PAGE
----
• Abstract: Publication date: Available online 5 May 2018Source: EpidemicsAuthor(s): Amanda Minter, Peter J. Diggle, Federico Costa, James Childs, Albert I. Ko, Mike BegonAbstractLeptospirosis is a zoonosis that humans can contract via contact with animal reservoirs directly or with water contaminated with their urine. The primary reservoir of pathogenic leptospires within urban slum environments is the Norway rat (Rattus norvegicus). Motivated by the annual outbreaks of human leptospirosis in slum urban settings, the within population infection dynamics of the Norway rat were investigated in Pau da Lima, an community in Salvador, Brazil. A mechanistic model of the dynamics of leptospire infection was informed by extensive field and laboratory data was developed and explored analytically. To identify the intraspecific transmission route of most importance, a global sensitivity analysis of the basic reproduction number to its components was performed. In addition, different methods of rodent control were investigated by calculating target reproduction numbers. Our results suggest environmental transmission plays an important role in the maintenance of infection in the rodent population. To control numbers of wild Norway rats, combinations of controls are recommended but environmental control should also be investigated to reduce prevalence of infection in rats.
       
  • Epidemics on dynamic networks

    • Abstract: Publication date: Available online 28 April 2018Source: EpidemicsAuthor(s): Jessica Enright, Rowland Raymond KaoAbstractIn many populations, the patterns of potentially infectious contacts are transients that can be described as a network with dynamic links. The relative timescales of link and contagion dynamics and the characteristics that drive their tempos can lead to important differences to the static case. Here, we propose some essential nomenclature for their analysis, and then review the relevant literature. We describe recent advances in they apply to infection processes, considering all of the methods used to record, measure and analyse them, and their implications for disease transmission. Finally, we outline some key challenges and opportunities in the field.
       
  • Role of animal movement and indirect contact among farms in transmission
           of porcine epidemic diarrhea virus

    • Abstract: Publication date: Available online 12 April 2018Source: EpidemicsAuthor(s): Kimberly VanderWaal, Andres Perez, Montse Torremorrell, Robert M. Morrison, Meggan CraftAbstractEpidemiological models of the spread of pathogens in livestock populations primarily focus on direct contact between farms based on animal movement data, and in some cases, local spatial spread based on proximity between premises. The roles of other types of indirect contact among farms is rarely accounted for. In addition, data on animal movements is seldom available in the United States. However, the spread of porcine epidemic diarrhea virus (PEDv) in U.S. swine represents one of the best documented emergences of a highly infectious pathogen in the U.S. livestock industry, providing an opportunity to parameterize models of pathogen spread via direct and indirect transmission mechanisms in swine. Using observed data on pig movements during the initial phase of the PEDv epidemic, we developed a network-based and spatially explicit epidemiological model that simulates the spread of PEDv via both indirect and direct movement-related contact in order to answer unresolved questions concerning factors facilitating between-farm transmission. By modifying the likelihood of each transmission mechanism and fitting this model to observed epidemiological dynamics, our results suggest that between-farm transmission was primarily driven by direct mechanisms related to animal movement and indirect mechanisms related to local spatial spread based on geographic proximity. However, other forms of indirect transmission among farms, including contact via contaminated vehicles and feed, were responsible for high consequence transmission events resulting in the introduction of the virus into new geographic areas. This research is among the first reports of farm-level animal movements in the U.S. swine industry and, to our knowledge, represents the first epidemiological model of commercial U.S. swine using actual data on farm-level animal movement.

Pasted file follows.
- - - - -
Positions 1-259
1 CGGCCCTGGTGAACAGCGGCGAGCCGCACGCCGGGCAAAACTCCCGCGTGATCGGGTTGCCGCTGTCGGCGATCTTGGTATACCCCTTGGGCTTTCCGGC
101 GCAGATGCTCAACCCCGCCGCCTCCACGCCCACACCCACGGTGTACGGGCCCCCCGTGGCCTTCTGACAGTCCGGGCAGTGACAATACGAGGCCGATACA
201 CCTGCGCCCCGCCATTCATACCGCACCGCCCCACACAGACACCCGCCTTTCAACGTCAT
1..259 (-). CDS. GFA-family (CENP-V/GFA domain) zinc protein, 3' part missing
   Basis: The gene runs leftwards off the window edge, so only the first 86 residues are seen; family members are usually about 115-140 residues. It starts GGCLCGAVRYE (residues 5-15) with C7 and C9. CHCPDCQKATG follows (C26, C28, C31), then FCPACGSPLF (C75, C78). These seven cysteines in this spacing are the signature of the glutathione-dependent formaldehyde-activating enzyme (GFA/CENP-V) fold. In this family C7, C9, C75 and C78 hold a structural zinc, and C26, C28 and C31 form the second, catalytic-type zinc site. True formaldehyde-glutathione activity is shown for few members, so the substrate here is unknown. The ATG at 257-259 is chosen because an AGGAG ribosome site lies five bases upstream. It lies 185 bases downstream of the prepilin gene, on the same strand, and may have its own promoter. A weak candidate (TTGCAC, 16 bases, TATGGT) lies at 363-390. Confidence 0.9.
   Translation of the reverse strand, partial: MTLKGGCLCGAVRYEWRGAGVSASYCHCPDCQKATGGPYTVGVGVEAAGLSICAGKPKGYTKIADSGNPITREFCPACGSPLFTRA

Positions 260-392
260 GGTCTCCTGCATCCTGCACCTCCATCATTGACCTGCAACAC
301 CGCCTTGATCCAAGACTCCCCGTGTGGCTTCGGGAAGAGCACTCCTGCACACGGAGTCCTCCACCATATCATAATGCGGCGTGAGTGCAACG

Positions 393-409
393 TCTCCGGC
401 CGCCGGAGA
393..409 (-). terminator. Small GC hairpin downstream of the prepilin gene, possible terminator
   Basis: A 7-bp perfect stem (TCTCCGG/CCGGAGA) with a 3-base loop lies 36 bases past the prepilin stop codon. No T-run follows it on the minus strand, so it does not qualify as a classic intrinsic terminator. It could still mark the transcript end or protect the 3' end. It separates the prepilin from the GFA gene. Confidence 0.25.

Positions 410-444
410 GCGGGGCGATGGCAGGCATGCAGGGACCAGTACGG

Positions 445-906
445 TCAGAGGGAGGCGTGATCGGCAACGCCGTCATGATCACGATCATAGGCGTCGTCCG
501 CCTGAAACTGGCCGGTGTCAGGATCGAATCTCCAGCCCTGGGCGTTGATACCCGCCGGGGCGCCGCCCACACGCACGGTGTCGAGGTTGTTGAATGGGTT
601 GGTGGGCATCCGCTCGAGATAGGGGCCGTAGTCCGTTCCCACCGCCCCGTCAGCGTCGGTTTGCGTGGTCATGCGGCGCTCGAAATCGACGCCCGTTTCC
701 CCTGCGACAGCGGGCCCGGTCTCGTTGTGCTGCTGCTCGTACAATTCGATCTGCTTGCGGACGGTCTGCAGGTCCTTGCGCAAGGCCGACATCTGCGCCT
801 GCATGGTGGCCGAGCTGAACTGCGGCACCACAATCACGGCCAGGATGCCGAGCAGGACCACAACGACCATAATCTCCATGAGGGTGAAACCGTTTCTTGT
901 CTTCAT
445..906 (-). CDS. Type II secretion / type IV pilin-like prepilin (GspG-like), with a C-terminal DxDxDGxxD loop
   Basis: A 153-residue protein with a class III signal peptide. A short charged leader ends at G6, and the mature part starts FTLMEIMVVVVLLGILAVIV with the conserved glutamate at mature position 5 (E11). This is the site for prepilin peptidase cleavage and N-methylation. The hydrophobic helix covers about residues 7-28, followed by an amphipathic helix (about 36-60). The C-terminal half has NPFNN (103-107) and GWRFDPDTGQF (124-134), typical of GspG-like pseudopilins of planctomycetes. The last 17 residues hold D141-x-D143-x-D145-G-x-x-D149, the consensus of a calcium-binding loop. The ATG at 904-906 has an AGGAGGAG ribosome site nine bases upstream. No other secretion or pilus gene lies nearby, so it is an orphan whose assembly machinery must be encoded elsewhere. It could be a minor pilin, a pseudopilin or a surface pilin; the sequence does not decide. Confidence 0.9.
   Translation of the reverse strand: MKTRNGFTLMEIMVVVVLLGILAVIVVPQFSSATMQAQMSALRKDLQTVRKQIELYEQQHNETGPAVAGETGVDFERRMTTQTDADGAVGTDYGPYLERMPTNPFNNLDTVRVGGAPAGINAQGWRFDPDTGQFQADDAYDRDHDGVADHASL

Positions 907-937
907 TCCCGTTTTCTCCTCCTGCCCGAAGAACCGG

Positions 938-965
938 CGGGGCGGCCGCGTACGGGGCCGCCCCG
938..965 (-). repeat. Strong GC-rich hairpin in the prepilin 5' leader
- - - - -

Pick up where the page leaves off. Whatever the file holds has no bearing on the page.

• Using state-space models to predict the abundance of juvenile and adult
           sea lice on Atlantic salmon

    • Abstract: Publication date: Available online 11 April 2018Source: EpidemicsAuthor(s): Adel Elghafghuf, Raphael Vanderstichel, Sophie St-Hilaire, Henrik StryhnAbstractSea lice are marine parasites affecting salmon farms, and are considered one of the most costly pests of the salmon aquaculture industry. Infestations of sea lice on farms significantly increase opportunities for the parasite to spread in the surrounding ecosystem, making control of this pest a challenging issue for salmon producers. The complexity of controlling sea lice on salmon farms requires frequent monitoring of the abundance of different sea lice stages over time. Industry-based data sets of counts of lice are amenable to multivariate time-series data analyses.In this study, two sets of multivariate autoregressive state-space models were applied to Chilean sea lice data from six Atlantic salmon production cycles on five isolated farms (at least 20 km seaway distance away from other known active farms), to evaluate the utility of these models for predicting sea lice abundance over time on farms. The models were constructed with different parameter configurations, and the analysis demonstrated large heterogeneity between production cycles for the autoregressive parameter, the effects of chemotherapeutant bath treatments, and the process-error variance. A model allowing for different parameters across production cycles had the best fit and the smallest overall prediction errors. However, pooling information across cycles for the drift and observation error parameters did not substantially affect model performance, thus reducing the number of necessary parameters in the model. Bath treatments had strong but variable effects for reducing sea lice burdens, and these effects were stronger for adult lice than juvenile lice. Our multivariate state-space models were able to handle different sea lice stages and provide predictions for sea lice abundance with reasonable accuracy up to five weeks out.